December 24, 1942
HOWARD BANKSTON recently enlisted in the Marines at Orlando and is now stationed in California where he is receiving his basic training.
June 24, 1943
BUNNELL SOLDIERS HOLD REUNION IN
There are many interesting highlights connected with any man's service in the military, but seldom equals that encounter by four Flagler county young men now in the South Pacific area.
A reunion, by accident, occurred recently in that area when four Marines, James Crews, HOWARD BANKSTON, Richard Tucker and Holis Parker, ran into each other within an hour or so.
Marines Tucker and Parker went to Guadalcanal with the first contingent. A few months ago Crews was shipped over and a few weeks later BANKSTON got over there. It seems Crews walking along a street met BANKSTON. 'The two went to a "canteen" and ran into Tucker and while the three were staging a small celebration, in came Holis Parker.
Richard Tucker, James Crews and HOWARD BANKSTON are from Bunnell and Holis Parker is from Flagler Beach.
It is known that six other Flagler county men are now located in that area, and others are scattered in the Pacific. It is possible, but not probable, a larger get-together may be reported sometime hence.
July 15, 1943
Richard Tucker, down in the South Pacific, writes his mother here that he sees HOWARD BANKSTON and James Crews from Bunnell nearly every day. Recently they ran into each other "out there" and with Holis Parker of Flagler Beach held an impromptu celebration. Tucker and Parker are Guadalcanal veterans while Bankston and Crews were shipped over recently.
July 29, 1943
It seems as if Marine Corporal Richard Tucker stands by and waits awhile and first thing you know another guy from Bunnell comes along "somewhere In the South Pacific." Buck Durrance, also a Marine, told his father, John Durrance of Flagler Beach, in a letter a few days ago that he had just seen Tucker. Recently Tucker, HOWARD BANKSTON, Holis Parker, and James Crews ran into each down there and held a "reunion." We are glad Buck is now included.
September 2, 1943
Marine HOWARD BANKSTON tells his father, S. C. Bankston, that "the people here treat the service men very good." (Express our appreciation to "the people there" Bankston, and tell 'em we’ll do the same for their folks if they are ever over here)
October 7, 1943
Saw some pictures the other day of Marine Privates HOWARD BANKSTON and James Crews who are in the South Pacific theater. The pictures were sent to Howard's folks here. Both boys look good, apparently having put on some weight since becoming Marines.
March 23, 1944
From down in the Pacific comes a V-Mail from marine HOWARD BANKSTON saying that he is getting The Tribune and enjoys it. He said “It helps to keep one in contact with the old hometown and with his buddies who are in the service.” He added that “I hope the war ends soon because I am beginning to get a little homesick. I surely enjoy the editorials in the paper. All the fellows in my outfit certainly agree with them.”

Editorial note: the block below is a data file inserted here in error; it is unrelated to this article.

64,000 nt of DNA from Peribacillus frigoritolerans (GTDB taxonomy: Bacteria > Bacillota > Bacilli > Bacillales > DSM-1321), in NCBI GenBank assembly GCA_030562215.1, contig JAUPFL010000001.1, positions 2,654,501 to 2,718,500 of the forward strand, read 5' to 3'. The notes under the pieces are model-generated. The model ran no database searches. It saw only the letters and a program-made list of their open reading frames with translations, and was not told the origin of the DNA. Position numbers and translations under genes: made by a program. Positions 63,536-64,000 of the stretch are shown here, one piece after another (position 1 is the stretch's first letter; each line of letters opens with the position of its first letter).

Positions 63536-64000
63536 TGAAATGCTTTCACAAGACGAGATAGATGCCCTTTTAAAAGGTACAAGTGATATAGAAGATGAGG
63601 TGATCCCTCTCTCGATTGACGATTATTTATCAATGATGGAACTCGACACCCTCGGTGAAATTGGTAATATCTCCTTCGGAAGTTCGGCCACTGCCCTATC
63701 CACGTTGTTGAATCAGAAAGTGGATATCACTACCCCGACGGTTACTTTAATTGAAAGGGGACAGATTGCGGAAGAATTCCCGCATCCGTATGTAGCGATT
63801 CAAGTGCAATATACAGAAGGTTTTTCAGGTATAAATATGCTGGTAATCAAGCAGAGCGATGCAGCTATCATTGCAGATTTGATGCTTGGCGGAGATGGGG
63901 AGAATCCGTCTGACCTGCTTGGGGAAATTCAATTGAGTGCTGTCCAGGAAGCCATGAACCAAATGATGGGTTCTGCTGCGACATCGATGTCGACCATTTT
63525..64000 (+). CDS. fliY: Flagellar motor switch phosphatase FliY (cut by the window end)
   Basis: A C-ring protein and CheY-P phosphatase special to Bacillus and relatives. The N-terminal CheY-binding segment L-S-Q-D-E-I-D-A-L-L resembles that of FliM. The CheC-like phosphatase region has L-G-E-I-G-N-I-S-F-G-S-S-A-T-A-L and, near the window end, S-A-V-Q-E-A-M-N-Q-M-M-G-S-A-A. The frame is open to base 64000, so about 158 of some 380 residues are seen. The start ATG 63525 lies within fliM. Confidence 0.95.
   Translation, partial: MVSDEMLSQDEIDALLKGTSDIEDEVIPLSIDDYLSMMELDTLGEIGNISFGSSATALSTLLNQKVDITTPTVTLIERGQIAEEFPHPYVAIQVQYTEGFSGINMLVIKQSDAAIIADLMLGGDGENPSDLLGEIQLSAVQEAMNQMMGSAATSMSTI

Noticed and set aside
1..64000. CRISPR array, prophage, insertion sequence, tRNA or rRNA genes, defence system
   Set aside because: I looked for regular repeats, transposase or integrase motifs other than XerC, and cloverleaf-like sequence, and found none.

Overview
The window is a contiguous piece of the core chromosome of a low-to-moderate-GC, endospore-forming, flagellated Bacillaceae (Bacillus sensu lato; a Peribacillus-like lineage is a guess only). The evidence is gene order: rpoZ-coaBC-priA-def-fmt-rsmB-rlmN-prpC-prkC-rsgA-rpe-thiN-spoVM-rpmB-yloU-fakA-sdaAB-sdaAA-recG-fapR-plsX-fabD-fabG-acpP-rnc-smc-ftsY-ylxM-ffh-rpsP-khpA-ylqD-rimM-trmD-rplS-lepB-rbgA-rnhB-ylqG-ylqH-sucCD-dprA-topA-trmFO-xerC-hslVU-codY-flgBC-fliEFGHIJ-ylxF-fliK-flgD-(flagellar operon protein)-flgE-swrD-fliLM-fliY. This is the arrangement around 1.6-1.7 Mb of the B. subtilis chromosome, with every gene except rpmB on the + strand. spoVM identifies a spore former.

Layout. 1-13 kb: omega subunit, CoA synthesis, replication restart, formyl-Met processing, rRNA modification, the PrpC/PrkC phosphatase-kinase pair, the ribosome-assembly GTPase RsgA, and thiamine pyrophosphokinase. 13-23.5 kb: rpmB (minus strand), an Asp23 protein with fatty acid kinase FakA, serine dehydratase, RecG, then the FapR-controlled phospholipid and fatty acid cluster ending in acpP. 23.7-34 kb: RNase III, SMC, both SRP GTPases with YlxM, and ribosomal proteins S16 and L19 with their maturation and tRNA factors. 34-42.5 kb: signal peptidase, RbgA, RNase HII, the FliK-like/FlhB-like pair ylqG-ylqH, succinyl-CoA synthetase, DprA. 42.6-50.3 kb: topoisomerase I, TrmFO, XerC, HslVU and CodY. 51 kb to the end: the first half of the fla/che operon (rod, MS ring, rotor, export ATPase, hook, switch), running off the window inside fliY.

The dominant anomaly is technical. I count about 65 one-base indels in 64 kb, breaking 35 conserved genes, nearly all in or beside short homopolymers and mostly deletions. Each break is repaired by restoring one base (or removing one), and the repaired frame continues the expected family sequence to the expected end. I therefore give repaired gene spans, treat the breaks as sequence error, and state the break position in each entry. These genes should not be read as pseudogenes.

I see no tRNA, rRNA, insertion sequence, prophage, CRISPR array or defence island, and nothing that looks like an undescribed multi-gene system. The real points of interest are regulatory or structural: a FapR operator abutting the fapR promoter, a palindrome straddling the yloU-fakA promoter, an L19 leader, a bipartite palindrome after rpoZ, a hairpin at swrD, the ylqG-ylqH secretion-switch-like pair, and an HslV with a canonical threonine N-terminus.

(We are glad to know that you fellows read my attempts at editorials. Sometimes I feel as if it is wasted effort. But when a guy half around the world from here reads them it gives me the courage to carry on)
April 13, 1944
HOWARD BANKSTON in the South Pacific with the Marines, wrote a letter to his parents and was received here this week with some Japanese money enclosed.
April 20, 1944
HOWARD BANKSTON, down in the South Pacific, writes his father here that he, Jimmy Crews, Buck Durrance and Richard Tucker were together at Cape Gloucester. (Incidentally, Tucker was wounded in that area, his parents here have been informed)
July 20, 1944
Another letter this week from Sgt. Holis Parker, "just to say hello to let you know The Tribune has been reaching me regularly. It is the best way I know of to find out what's going on back home. It looks like the county election has cooled down considerably lately. Buck Durrance has been over to see me several times lately and brought HOWARD BANKSTON with him one day. They are about the only ones I have seen for quite some time."
December 7, 1944
BUNNELL MARINE KILLED IN ACTION
IN PACIFIC WAR
HOWARD S. BANKSTON, Private First Class of the U. S. Marine Corps, and son of Mr. and Mrs. S. C. Bankston of Bunnell was killed “in action on September 20, 1944 in the performance of his duty and service of his country,” a telegram from Washington delivered to the parents here last Saturday stated.
Private Bankston was 20 years of age, and enlisted in the Marine Corps at Orlando, Florida, on December 11, 1942. He took most of his training in California, being sent to the Southwest Pacific theater a few months later.
He took part in a number of. actions there before losing his life on one of the Pacific islands.
He was born and reared in Bunnell and attended the local high school before entering the Marine Corps.
Surviving are his parents and one sister, Mrs. Robert Bertha, also of Bunnell.
January 18, 1945
S. C. Bankston, father of Marine HOWARD BANKSTON who was killed in action on Peleliu several months ago received nice letters of condolence this week from Pvt. Hub Frier on the Western Front and 1st Lt. Junior McKnight, bomber pilot based in England. Also one of Howard's buddies, recently arrived home from the Pacific, came here today to see Mr. and Mrs. Bankston.
He said that he knows that Howard's body was recovered and buried because he and the two other Florida boys in that outfit looked it up. He gave the parents most of the details concerning Howard's death.
April 29, 1945
Mr. and Mrs. S.C. Bankston who lost their only son, HOWARD, on Peleliu with the Marines, has received the Purple Heart, awarded posthumously.